Makeness: Loud Patterns
It's the contrasts that stand out in Makeness' (aka Kyle Molleson) music. Crafting tracks which make a virtue of disparate influences, Kyle manages to pull off something difficult: making tirelessly-crafted songs which sound loose-limbed and to-the-point.
His debut album, Loud Patterns, is the fullest example of this yet. On the one hand, it's noticeably indebted to house and techno; there are 4/4 rhythms, and a no-nonsense directness which nods to the likes of Omar-S and Theo Parrish. On the other hand, those dance floor structures are a vehicle for a wider spectrum of sounds. Channeling avant-garde experimentalism and an outsider's interest in pop, he embraces the distance between those two poles.
The music on the album manages to deftly flit between his different interests. Coarse, discordant squeels repeatedly pierce the opening title track, softened by the chorus' sweetly-sung vocals. Elsewhere, 'Who Am I To Follow Love' sketches a goofy-pop aesthetic - with wobbly synth-notes and clattering percussion - as backdrop for endearing vocal harmonies. And in 'Rough Moss', there’s a proper, face-melting club banger. With driving, non-stop drums and a squirming bassline, it's the bedrock for cacophonies of noise: distorted, strummed guitar chords, laser-beam synths and blasts of hiss.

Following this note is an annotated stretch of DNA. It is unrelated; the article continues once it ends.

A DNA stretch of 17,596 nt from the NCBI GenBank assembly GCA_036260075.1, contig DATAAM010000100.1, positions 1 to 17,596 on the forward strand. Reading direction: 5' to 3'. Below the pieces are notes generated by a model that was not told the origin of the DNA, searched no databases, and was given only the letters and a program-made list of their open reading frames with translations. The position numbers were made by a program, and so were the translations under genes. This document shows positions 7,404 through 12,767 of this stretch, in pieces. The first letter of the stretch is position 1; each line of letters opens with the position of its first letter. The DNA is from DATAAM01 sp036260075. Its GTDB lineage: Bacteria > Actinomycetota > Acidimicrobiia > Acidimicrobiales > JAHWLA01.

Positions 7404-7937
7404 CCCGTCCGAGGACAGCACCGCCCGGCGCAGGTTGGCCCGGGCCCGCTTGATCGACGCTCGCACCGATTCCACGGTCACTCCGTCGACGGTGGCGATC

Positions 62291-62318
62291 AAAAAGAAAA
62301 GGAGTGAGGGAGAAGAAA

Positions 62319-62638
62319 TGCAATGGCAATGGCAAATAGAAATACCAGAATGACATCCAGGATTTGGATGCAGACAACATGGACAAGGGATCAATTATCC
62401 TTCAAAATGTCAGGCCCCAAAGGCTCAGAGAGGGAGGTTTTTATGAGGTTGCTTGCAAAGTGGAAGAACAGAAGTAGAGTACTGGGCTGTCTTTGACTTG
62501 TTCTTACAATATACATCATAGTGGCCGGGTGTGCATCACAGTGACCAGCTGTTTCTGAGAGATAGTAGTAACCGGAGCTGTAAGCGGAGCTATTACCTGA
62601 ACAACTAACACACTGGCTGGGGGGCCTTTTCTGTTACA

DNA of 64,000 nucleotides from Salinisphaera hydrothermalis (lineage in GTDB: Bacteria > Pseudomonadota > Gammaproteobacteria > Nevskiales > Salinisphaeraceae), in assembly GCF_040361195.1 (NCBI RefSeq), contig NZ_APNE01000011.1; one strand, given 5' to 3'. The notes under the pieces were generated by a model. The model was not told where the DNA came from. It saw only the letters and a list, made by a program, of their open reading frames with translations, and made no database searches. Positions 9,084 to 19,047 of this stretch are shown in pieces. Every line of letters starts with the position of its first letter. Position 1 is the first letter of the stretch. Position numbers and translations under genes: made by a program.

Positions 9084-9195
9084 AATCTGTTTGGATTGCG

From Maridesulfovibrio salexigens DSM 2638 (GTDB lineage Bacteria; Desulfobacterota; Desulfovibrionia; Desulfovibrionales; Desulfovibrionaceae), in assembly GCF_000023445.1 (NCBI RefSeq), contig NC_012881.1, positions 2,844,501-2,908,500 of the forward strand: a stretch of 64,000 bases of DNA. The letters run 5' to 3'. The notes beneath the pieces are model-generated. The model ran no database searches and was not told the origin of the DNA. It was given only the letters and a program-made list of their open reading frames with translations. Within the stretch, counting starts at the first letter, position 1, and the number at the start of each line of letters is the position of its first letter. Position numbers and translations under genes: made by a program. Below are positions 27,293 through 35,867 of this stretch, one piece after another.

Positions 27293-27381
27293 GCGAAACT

The album is set to come via Secretly Canadian, a longstanding giant of independent music. Their genre-spanning output is the perfect home for Kyle's difficult-to-define approach.